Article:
Internet use in Britain in 2011

This week the Oxford Internet Institute (OII) released its 2011 survey of users and non-users of the internet in Britain (HT: AnneMarie Cunningham).

Focusing on the emergence of “next generation users” in Britain, it estimated 44 per cent of those online in Britain use multiple devices, including smart phones, tablets or readers to access the internet.

Noting that next generation users can be found in all age groups, OII cites dramatic shifts over the last year in the portability and range of devices available as the key drivers behind this emerging change.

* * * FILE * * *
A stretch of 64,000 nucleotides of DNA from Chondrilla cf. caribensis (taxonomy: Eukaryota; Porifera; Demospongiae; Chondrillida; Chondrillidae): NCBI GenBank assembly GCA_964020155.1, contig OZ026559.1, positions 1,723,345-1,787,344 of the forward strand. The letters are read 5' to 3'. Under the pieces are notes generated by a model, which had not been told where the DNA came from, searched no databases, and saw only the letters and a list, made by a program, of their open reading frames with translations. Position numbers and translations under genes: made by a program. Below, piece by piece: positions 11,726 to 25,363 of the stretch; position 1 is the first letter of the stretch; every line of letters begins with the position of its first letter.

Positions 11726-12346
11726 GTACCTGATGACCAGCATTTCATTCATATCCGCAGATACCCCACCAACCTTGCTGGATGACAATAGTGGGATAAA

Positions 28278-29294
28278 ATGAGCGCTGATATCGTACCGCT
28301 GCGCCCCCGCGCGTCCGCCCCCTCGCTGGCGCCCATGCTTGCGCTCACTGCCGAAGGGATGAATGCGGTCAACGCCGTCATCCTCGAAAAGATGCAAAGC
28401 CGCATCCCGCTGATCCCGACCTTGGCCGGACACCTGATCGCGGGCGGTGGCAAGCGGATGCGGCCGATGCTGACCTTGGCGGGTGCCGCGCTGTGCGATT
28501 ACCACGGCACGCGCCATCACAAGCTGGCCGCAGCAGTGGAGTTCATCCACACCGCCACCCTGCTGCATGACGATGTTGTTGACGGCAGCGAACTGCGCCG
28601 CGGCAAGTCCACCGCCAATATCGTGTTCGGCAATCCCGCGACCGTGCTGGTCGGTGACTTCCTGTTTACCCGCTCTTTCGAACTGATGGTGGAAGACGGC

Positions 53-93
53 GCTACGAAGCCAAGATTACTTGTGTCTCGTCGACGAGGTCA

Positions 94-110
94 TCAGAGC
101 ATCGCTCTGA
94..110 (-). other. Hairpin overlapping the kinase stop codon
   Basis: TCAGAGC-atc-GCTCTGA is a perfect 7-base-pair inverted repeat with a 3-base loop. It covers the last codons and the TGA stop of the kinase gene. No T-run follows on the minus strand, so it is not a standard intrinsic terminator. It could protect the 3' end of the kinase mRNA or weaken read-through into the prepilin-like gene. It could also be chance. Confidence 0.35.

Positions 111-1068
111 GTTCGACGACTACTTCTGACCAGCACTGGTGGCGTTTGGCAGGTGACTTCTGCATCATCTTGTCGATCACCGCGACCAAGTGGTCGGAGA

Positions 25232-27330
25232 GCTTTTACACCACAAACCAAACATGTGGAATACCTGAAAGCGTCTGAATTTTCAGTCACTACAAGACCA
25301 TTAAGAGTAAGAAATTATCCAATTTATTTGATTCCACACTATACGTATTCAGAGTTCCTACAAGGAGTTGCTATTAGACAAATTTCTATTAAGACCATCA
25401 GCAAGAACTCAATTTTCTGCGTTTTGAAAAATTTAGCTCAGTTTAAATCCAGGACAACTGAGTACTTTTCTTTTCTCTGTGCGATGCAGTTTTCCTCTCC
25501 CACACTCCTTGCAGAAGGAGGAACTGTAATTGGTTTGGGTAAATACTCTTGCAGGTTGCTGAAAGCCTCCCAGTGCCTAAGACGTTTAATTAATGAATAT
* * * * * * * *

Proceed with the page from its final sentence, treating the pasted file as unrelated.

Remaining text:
Such connected users haven’t appeared overnight. OII says their numbers grew from 20 per cent in 2007, to 32 per cent in 2009 and then to 44 per cent in 2011.

Against this grow OII balances the recognition of a continued digital divide in Britain, a worrying trend given moves to make government services digital by default.

OII’s survey said internet access remains limited to just under three quarters (73%) of Britons aged 14 years of age or older. Unsurprisingly the elderly, the retired and the poorly educated tend to be least likely to use the internet.

The latest Oxford Internet Survey questioned 2,057 people between February and March. It is available online here.

A department within the Social Sciences Division of the University of Oxford, the OII is a kind of Pew Internet for the UK.


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